Wednesday, September 15, 2010

Compare and Contrast: The Only Way to Travel

From 1966 (but unreleased until 1989) here's The (at the height of their powers) Byrds and a very cool studio version of the venerable "I Know You Rider."

And from a year later, here's land-locked Boulder, Colorado surf band The Astronauts with another perspective on the song.

[Audio Note: This is one of those really weird early stereo mixes -- it sounds horrible on headphones, but just fine on real speakers. Act accordingly.]

And finally, from the Avalon Ballroom in late September 1966, here's the Grateful Dead with their take.

The song itself is as old as the proverbial hills, although its first modern appearance dates back to a 1934 John and Alan Lomax folklore anthology; by the 60s, it was pretty much a blues and folkie standard. The Byrds opened their live shows with it for much of 1966-67, but that version was in majestic open-D tuning; the studio track above is in G, the better to emulate (as Roger McGuinn has noted on several occasions) the Beatles then current "Paperback Rider." The Dead also used to play it a lot back in the day; it's no secret I'm not particularly a fan, but I must admit that discovering this version was a bit of an eye-opener. It noodles a little too much for my taste (so what else is new?) but it works up a pretty effective head of steam by the time it sort of collides to a halt.

Actually, on balance I think I kind of prefer the Astronauts' cover. The whole surf thing was of course pretty much passé at this point, and their albums found them trying on whatever current rock styles they thought they could credibly get away with, with often cringeworthy results. But this one has a genuinely authentic folk-rock vibe and the rhythm section really kicks; if the San Francisco hippies in the psychedelic ballrooms the year this was released had actually heard it, I suspect they might even have approved.


pete said...

I like the Astronauts version, too. A good arrangement and the singer channels Barry McGuire with less pomposity.

And who's in that picture of the Byrds beside McGuinn and Crosby? The guy in the back might be Mike Clarke, maybe, but the other guy isn't Hillman, is it?

steve simels said...

The guy on the left is Hillman. He used to straighten his hair back then. And the guy in the back is Clarke. Definitely.

Gummo said...

The Byrds version is kinda lame, but you're right, that Astronauts version kicks nicely. All it's missing is a strong solo in the middle.

Rider was a song that the Dead played throughout their entire 30 year career, and it never disappointed. They did acoustically, electrically, slow, mid-tempo, fast. Didn't matter, it always paid off.

Their most common arrangement of the song was as a segue out of China Cat Sunflower. The one that most Deadheads consider the 'standard' version is found on Europe 72, and I don't know 10 minutes of more joyous music on this planet.

Michael said...

Love the guitars on the Astronauts version but absolutely hate the vocal. The dead and I don't mix well, so my vote goes to the jingle and the jangle.

edward said...

Take out the vocals for The Astronauts and the arrangement sounds like something from It's A Beautiful Day. Odd

Word Verification: Malice. I really like that one;>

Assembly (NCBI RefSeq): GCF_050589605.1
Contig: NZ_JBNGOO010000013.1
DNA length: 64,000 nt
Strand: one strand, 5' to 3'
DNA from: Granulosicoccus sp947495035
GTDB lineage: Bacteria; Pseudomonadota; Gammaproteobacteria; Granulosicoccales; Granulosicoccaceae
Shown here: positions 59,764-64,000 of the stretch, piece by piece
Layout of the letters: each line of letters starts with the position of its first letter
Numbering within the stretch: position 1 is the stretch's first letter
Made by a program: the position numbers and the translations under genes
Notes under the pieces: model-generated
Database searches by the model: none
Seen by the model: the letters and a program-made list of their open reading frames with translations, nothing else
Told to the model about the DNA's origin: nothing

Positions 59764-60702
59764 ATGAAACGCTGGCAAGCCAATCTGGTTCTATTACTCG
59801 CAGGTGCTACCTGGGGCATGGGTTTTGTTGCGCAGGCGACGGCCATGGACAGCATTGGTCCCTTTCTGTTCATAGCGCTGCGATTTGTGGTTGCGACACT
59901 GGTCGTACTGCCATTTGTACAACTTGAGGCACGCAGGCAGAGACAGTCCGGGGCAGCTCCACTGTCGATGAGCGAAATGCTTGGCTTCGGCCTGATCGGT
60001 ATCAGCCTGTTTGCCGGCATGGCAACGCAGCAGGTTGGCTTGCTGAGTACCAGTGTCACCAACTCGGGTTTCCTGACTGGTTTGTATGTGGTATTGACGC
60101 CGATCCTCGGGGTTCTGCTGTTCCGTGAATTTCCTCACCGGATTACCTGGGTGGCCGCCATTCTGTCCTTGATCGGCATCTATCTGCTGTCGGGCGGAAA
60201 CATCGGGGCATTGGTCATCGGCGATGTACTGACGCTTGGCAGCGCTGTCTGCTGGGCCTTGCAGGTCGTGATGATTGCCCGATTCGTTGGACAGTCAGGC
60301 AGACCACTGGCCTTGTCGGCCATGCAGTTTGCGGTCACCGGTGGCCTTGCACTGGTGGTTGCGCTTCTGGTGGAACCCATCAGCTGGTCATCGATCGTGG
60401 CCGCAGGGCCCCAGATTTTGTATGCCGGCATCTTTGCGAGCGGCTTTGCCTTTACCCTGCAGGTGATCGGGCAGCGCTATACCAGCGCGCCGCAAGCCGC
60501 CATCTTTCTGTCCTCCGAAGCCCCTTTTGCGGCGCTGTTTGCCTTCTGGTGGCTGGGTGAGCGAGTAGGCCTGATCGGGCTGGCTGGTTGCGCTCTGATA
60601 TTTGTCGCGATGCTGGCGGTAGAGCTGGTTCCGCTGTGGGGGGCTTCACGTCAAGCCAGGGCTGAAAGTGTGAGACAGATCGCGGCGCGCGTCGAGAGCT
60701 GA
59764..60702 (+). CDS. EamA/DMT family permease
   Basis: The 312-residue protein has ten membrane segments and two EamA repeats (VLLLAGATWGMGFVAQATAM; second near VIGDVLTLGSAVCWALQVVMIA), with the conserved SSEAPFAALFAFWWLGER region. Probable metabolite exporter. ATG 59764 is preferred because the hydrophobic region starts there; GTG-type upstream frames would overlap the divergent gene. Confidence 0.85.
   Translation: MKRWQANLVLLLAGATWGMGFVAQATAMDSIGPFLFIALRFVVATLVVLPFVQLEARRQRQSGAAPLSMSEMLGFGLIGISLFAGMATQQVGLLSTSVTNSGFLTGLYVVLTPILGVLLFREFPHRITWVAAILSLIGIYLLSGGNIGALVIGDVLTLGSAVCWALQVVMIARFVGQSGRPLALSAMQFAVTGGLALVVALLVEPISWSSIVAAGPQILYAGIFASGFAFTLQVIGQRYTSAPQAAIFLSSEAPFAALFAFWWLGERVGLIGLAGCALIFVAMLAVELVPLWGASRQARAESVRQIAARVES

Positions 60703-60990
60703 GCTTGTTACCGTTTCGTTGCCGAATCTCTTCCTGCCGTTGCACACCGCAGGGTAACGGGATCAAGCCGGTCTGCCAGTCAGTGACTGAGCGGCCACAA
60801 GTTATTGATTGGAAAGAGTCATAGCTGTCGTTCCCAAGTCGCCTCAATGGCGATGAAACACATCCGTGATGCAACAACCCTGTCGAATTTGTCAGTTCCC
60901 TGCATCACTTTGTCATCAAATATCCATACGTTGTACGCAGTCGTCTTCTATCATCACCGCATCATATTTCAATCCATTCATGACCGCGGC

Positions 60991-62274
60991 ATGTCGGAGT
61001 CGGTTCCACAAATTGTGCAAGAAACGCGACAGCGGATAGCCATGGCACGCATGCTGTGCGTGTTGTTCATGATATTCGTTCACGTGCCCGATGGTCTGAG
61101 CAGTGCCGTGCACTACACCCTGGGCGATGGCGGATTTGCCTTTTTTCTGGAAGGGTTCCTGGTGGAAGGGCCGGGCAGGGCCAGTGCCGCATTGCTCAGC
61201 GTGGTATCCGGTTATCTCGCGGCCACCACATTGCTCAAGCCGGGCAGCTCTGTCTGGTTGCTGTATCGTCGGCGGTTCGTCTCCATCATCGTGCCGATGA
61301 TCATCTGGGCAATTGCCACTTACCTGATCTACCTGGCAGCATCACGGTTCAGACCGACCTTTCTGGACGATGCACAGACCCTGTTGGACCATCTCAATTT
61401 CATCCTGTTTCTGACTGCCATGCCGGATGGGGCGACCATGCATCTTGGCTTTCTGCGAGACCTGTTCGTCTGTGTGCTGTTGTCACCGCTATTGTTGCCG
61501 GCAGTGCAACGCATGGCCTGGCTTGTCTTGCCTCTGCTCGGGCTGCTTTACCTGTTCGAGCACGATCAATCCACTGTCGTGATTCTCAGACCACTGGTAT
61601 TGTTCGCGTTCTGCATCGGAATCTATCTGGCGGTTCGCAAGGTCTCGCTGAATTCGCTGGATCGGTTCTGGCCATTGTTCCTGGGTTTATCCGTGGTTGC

Wendy said...

Their most common arrangement of the song was as a segue out of China Cat Sunflower. The one that most Deadheads consider the 'standard' version is found on Europe 72, and I don't know 10 minutes of more joyous music on this planet.

I completely concur.

I saw Phil Lesh and Friends in concert a few years back. They started the set with "China Cat Sunflower", segued from one song to the next for 45 minutes, took a break, came back and did another uninterrupted 45 minutes, ending with "I Know You Rider". Lesh had a great guitarist with him (Warren Haynes, maybe) who really knew how to take off with the cues Lesh was giving him, and the music kicked, shall we say, ass.

jackd said...

I really like the Astronauts vocal. It's such a delightful contrast to the publicity photo. Wouldn't you love to know what those guys looked like four or five years later?

steve simels said...

The album that its from still has them dressed in suits with pretty short hair, especially for 1967.

Anonymous said...

Hey, let's have a big hand for the musicologists in the room. C'mon guys, stand up and take a bow. If not for the Lomax's, Charles Seeger, Bascam Lumsford, etc, or their musical disciples (eg, Dylan), many quintessential American forms of music (R'n'B, bluegrass, country, folk rock, psychedelic rock, on and on) would be nonexistent or incredibly uninteresting. The Grateful Dead would have had to jam on Broadway standards. The Byrds' first single would have been "Wait Til The Sun Shines Nellie."


Gummo said...

AP --

Don't forget Harry Smith, his seminal set of Anthology of Folk Music albums were devoured in the late 40s and 50s by the kids who became the folk and rock musicians of the 1960s -- Dylan, Garcia, Van Ronk, Bromberg, and all their peers.

Anonymous said...

Gummo --



Anonymous said...

I always loved the Hounds doing "I Know You Rider" live. It kicked ass. I think I have a live version of them doing it from 74' at the legendary Sano City.


Anonymous said...

yeah how 'bout a hand for those guys whose names mysteriously ended up as co-writers (or sole writers)of these tunes.

As Chuck Berry said, "who's Fratto?"

steve simels said...

Ah yes -- the great Morris Levy. Sole writer of "Why Do Fools Fall in Love." I completely believe that.